Porridge revealed as key to happiness

Posted 26.01.2016 in Breakfast Week, Mission Breakfast, Research

Porridge revealed as key to happiness

Eating porridge for breakfast is the key to happiness according to a new study into what our breakfast says about us, with breakfast skippers saying they are the most unhappy.


The research, carried out to celebrate Breakfast Week, also revealed those who eat muesli tend to be the best educated, with half having a Bachelors or Masters Degree or PHD.

Not only are porridge eaters the happiest but they also have the most close friends: porridge eaters have one more close friend than the average person, and two more than those that skip breakfast.

Dietitian Nichola Whitehead, has developed a new Mission Breakfast Guide to explain the importance of eating the right breakfast. The guide offers breakfast solutions suited to your lifestyle. Nichola said: “There are breakfasts out there to suit all sorts of lifestyles. Breakfast has been shown to make you healthier and happier and the results here seem to back that up as those that skipped breakfast described themselves as less happy than those that ate breakfast. It’s no coincidence that porridge eaters came top of the happiness chart as eating porridge helps the brain produce serotonin, a feel-good hormone which can keep our spirits up and appetites down.”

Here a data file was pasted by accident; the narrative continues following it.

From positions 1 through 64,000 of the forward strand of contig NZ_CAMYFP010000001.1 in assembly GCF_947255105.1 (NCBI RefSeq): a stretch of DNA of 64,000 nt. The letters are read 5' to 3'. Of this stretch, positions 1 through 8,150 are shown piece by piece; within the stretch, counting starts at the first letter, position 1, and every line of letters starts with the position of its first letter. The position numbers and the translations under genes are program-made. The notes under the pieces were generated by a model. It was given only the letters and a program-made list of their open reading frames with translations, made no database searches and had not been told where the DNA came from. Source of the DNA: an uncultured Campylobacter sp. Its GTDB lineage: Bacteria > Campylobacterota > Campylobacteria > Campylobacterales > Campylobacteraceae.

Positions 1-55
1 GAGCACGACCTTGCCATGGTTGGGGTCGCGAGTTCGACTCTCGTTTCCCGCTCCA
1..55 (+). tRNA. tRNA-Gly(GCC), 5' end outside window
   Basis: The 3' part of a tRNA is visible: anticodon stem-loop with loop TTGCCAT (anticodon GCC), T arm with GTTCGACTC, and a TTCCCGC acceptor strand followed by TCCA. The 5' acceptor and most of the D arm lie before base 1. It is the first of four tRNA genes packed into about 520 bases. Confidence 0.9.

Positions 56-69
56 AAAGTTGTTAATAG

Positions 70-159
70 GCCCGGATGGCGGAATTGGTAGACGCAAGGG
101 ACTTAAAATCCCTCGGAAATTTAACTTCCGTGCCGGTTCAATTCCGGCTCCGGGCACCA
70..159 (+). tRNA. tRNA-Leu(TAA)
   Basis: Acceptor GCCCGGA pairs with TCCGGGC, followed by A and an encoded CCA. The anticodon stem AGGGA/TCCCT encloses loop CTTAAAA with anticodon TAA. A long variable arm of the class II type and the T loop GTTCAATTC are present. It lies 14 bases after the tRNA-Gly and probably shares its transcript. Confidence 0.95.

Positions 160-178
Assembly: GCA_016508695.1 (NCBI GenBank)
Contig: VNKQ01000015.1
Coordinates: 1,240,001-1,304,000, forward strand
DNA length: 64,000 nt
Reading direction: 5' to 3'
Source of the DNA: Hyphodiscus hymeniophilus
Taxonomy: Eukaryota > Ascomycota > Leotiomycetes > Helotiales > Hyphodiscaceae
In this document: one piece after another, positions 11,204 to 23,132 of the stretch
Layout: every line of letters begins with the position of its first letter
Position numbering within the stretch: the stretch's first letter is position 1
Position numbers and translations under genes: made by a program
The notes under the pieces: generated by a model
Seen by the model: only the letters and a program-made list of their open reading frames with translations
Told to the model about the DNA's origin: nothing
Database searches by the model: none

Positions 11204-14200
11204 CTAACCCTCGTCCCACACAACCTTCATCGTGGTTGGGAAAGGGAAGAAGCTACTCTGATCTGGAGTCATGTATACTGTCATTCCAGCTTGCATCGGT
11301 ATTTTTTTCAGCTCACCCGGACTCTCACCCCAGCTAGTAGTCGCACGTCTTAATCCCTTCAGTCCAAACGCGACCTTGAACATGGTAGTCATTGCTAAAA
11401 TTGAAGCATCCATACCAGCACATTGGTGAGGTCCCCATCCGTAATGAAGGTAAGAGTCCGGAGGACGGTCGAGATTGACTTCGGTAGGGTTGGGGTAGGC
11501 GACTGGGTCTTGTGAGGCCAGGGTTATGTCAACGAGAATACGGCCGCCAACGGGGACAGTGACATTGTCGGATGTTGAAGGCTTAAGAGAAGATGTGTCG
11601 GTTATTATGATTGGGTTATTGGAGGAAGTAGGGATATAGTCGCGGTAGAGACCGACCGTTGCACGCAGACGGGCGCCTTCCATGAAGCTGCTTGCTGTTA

When it comes to our vehicles, the research shows that prestige saloon car drivers are most likely to eat muesli, estate owners eat breakfast bars and if you own an SUV then fruit and yogurt is your top breakfast.

Surprisingly fruit and yoghurt is also the breakfast of choice for rugby fans, while football fans are more partial to bacon and eggs. In contrast, those who partake in extreme sports are most likely to chomp on a breakfast bar. Those who like nights out, watching live bands or clubbing, were most likely to have eaten muesli for breakfast, while film fans tended to enjoy a cooked breakfast.

The research also revealed the top industries for employment for different breakfasts:Whilst what you eat for breakfast won’t necessarily dictate your life choices, ensuring you eat something in the morning is important for both short term and long term health. Breakfast can often be perceived as a necessity or a chore but this isn’t the case. The aim of Breakfast Week is to highlight the choice of easy, delicious breakfasts and encourage people to rethink breakfast – whether that’s by varying the toppings on their porridge or toast, or by trying something completely new.”

According to the study…

  • Happiest: Porridge Eaters
  • Least happy: Breakfast Skippers
  • Happily married:Porridge or Cooked Breakfasts Eaters
  • Sportsperson: Cooked Breakfast Eaters
  • Art and culture fans: Breakfast Bar Eaters
  • Hikers: Porridge Eaters
  • Clubbers: Muesli Eaters
  • Musicians: Cooked Breakfast Eaters
  • Gym Fans: Muesli Eaters
  • Bookworms:Toast Eaters
  • 4 x 4 drivers: Porridge Eaters
  • Sports car owners: Breakfast Bar Eaters